NY, NY (WKBW-TV)
Plenty of White Causes Traveling Blues"We can see the whole open highway in front of us and can't understand why they can't get plows in," a frustrated Carrie Eckart said this morning in a telephone interview with ABC News New York affiliate WABC, as she watched plows and emergency vehicles breeze through in the other direction.
"If New Jersey isn't closed, it should be," she added, explaining that hers was the lead car in a long line of west-bound vehicles stranded along Interstate 280.
All told, about 60 people were reportedly stranded in their cars on I-280 in West Orange overnight.
They were among the victims of a post-holiday travel nightmare as airlines canceled more than 1,500 flights and others were stranded in cars and on public transportation.
In New York City, subway passengers were stuck in snow drifts on the A train for more than six hours, WABC reported.
The Manhattan-bound train, near Kennedy Airport in Queens, carried a mix of commuters and airport travelers, according to one passenger.
"We can't move, we're stuck here and it's cold," John Hammerton said in a telephone interview with WABC.
Some passengers were in tears and others took the opportunity to sleep as they awaited word on their rescue, he said.
Meanwhile, New Jersey State Police Sgt. Steven Jones told ABC News Radio that plows are working to keep other major highways open.
"As fast as they go through, the wind is blowing it back onto the roadways, and that's pretty much the toughest part of travel right now is that wind," he said.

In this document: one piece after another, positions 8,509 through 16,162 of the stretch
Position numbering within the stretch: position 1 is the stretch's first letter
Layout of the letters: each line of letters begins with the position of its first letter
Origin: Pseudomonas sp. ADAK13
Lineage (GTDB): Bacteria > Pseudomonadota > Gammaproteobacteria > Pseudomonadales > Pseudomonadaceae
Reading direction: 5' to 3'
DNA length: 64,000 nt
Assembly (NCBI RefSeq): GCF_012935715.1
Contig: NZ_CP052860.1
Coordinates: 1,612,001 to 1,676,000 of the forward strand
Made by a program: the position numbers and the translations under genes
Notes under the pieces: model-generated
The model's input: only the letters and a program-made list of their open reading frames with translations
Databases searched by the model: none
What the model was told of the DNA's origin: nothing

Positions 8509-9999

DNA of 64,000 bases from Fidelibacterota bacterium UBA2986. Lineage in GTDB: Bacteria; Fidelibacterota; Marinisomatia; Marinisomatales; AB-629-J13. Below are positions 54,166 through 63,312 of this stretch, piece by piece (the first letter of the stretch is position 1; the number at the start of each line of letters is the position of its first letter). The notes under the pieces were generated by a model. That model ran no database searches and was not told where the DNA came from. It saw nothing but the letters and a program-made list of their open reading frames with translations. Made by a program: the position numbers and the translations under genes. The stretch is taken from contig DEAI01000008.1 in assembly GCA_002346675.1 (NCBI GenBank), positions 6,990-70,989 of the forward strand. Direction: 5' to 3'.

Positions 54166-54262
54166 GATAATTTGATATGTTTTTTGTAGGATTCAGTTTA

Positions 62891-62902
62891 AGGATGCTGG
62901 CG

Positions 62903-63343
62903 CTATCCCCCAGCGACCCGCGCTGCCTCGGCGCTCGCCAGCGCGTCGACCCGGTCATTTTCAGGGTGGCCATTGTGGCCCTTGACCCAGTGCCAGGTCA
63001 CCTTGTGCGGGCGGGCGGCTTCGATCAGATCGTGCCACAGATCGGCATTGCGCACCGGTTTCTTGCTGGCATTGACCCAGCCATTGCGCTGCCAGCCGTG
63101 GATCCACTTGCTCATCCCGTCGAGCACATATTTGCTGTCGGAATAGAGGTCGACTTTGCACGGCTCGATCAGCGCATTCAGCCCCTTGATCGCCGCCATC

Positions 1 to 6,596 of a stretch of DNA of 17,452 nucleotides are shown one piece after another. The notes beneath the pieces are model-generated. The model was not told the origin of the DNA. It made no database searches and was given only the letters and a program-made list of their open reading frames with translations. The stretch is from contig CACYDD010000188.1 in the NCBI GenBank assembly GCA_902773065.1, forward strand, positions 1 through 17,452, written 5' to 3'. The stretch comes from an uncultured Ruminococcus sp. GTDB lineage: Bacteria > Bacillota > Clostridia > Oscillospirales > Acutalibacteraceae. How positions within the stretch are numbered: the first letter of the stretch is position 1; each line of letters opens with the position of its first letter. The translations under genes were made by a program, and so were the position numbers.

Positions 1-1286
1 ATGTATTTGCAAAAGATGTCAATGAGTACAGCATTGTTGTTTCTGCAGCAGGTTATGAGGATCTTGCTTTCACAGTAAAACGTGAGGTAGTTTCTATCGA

The winter blizzard dumped more than a foot of snow in New York City and New England, and nearly two dozen states east of the Mississippi are under severe weather warnings.
It is the same storm that brought flooding and non-stop rainfall to Southern California last week.
Back on the East Coast, two homes were destroyed by fire in coastal Scituate, Mass., this morning as flooding forced fire crews to use life rafts to rescue at least seven people, including a family of four, according to ABC News affiliate WCVB.
About 80 people were evacuated from their homes along the water.
Firefighters said they were having trouble battling the blazes because they were unable to get water hoses to the houses through the flooded streets, and high 40 mph wind gusts were creating the possibility that they could lose all the homes along that stretch of beachfront property, WCVB reported.
The storm has also dropped record snow in places such as Raleigh, N.C., (7.1 inches) and Atlanta (1.2 inches), according to the National Weather Service.
New York's Central Park has received about 17 inches and another 2 to 4 inches are still possible.
The extreme weather conditions were accompanied by thunder and lightning in Manhattan.
Maryland, Virginia and North Carolina declared states of emergency.
New Jersey's acting governor, State Senate President Steve Sweeney, declared a state of emergency Sunday night as the state was expected to get a foot of snow by midday today.
Lyndhurst, N.J., has received a snowfall total of 29 inches.
Rhode Island and most of eastern Massachusetts, including Boston, have also issued a blizzard warning, with 15 to 20 inches of snow expected.
Boston has declared a snow emergency, with another 8 to 12 inches of snow possible in addition to the 6 to 8 inches the city has already received.
Forecasters said the snow will continue to calm down in Philadelphia, Washington D.C., and New York into the morning hours today.
Boston is expected to have snow until about noon while Portland, Maine, will see more than a foot a snow into the early and mid-afternoon.
But winds of 35 to 60 mph will continue until mid-afternoon in New York and Philadelphia, to southern New England.